OMG. I hate change.

Well, let me be clear; not all change. I can cut my hair, buy a car or paint a room a new color without a single moment of angst. I am actually good at change; yet I quake at the thought of “upgrading technology”.

I have a flip phone that keeps losing the back cover, a television with a tube and don’t try to pry my cassettes out of my clenched fists. I resistant the changing technology as I did its nasty predecessor, algebra. It is my nemesis.

Finally last week, I conceded that it was time to get a new laptop. Mine was only connected by a single hinge and was precariously propped up by some old phone books holding the cover steady. If I could, I would buy the exact same computer-even if it did have the dreaded Windows Vista. No such luck. However, I thought I figured out a way to upgrade and not change anything.

I bought a netbook for the office-the same brand as the computer I already had there. I reasoned I didn’t need more than a netbook as I only used a billing program in the office. I then brought the nearly new office computer home to write on. I was smug with the conviction that I had avoided the intimidation of having to master yet another piece of technology.

The first glitch appeared almost immediately-my email refused to load, then I started getting weird “boxes” opening at random. I considered I might have a virus. This machine had worked just fine for two years in the office. I begin to consider it doesn’t “like” my house (anthropomorphizing inanimate objectives is a very effective way to take the malfunction of devices personally). After some fiddling around with the old/new computer- which only resulted in the appearance of more anomalies-I conceded I needed help and called my visiting computer guy to take a look. I got the usual lecture about my choice of e-mail program, my resistance to social media and my need to sync all my devices.

Yeah, yeah.

Then he told me that a computer was more a living organism than a machine. (Did he actually just anthropomorphize the computer?)  THAT weirded me out.


I sat down to write a blog and immediately ran into problems. It wasn’t as if last week didn’t have juicy topics- there was Mother’s Day and a visit to Vermont that garnered a poignant tale worth telling. Then, there is the end of school, and June- a month so jam-packed with celebration and family stuff- it could make anyone’s head spin. NO, I had good stuff to write about.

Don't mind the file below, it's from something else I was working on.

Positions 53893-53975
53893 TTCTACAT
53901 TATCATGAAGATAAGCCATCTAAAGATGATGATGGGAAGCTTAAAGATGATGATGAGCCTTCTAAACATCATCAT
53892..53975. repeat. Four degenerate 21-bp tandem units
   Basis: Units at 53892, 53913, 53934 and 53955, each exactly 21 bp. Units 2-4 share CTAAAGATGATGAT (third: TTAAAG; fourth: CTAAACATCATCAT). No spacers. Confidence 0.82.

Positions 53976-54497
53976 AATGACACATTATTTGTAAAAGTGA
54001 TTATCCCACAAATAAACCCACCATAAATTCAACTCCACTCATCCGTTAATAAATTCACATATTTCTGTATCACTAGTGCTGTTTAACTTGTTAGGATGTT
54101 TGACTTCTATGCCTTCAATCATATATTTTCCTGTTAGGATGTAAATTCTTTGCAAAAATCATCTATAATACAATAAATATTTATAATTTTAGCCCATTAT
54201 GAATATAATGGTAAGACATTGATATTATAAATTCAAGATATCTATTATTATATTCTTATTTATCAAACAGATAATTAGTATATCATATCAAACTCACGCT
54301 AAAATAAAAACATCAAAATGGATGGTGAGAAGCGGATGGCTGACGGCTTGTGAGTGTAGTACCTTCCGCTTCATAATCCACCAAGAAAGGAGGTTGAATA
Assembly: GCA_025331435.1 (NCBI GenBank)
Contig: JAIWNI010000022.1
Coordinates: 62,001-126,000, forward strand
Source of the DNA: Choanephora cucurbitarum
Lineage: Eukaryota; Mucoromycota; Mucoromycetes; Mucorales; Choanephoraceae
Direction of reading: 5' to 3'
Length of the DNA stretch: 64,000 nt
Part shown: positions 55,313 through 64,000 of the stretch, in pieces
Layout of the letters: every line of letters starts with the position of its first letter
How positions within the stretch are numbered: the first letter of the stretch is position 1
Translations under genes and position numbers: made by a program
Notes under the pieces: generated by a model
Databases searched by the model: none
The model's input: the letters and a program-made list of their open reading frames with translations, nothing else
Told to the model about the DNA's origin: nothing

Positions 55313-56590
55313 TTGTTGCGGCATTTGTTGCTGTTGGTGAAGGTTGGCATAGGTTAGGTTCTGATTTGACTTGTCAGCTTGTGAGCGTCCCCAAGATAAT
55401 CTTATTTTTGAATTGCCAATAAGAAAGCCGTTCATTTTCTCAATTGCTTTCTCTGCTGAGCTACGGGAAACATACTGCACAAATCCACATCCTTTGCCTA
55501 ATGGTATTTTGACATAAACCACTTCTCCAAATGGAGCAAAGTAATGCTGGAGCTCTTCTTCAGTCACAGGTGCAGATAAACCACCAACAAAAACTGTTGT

This “new” computer had funky fonts and a redesigned tool bar. I clicked on once-familiar functions and was assaulted by more choices than I need. I could not figure out why Windows 7 is any different than Vista, except I can’t create folders in the same way I used to. The screen is bigger and the placement of the keyboard is altered and so, again, the lesson- bigger is NOT always better.  All these little things distracted me and my “creative flow” was disrupted. I played with the dog, stopped for numerous snacks, played Words with Friends and finally gave up. The result was that last week, for the first time in three years, I did not write a weekly blog–at least not one I would let anyone see.

Now it is one week later, I am writing and writing and bleech. I considered that maybe I should stop writing forever and just garden more: maybe the writing phase is over-maybe I could become a first rate gardener. I shut this machine off and on and off and on all day. In between I make repeated trips to nurseries, coming home with a ridiculous number of plants. This distracts me for a while and then my thoughts go back to the blog. Perhaps, I think, I will use duct tape to stabilize that old computer, then I will fire it up and park this loser in the closet.

Then it hit me. Change that isn’t hard, isn’t really change: it is just tweaking the “known” with another option. Change only counts when it does call upon us to “upgrade our system” and learn something new. I like change only when it doesn’t challenge me, when it doesn’t call upon my patience or demand I really learn a new skill. I like change when I choose it.

But REAL change is unwanted and is thrust upon us. It tests our patience and requires us to learn new things.

And I don’t care if it is good for me; I can still really hate it.


© 2013 Donna F. Ferber, LPC, LADC is a psychotherapist in private practice in Farmington, CT since 1986. She is the author of the award winning From Ex-Wife to Exceptional Life: A Woman’s Journey through Divorce now available in Kindle format for $9.99 as well as in paperback.

One Comment

  1. CJ Golden on the 19. May, 2013 remarked #

    Change means letting go of the old and familiar and that is always difficult. Like sitting at a breakfast table in an overy-busy hotel restaurant, waiting hours for my breakfast and working on the new keypad of this i-pad. I did’nt want to embrace this new technology but here I am. And will feel so proud to have done so without typoz. Hmm. Not yet.

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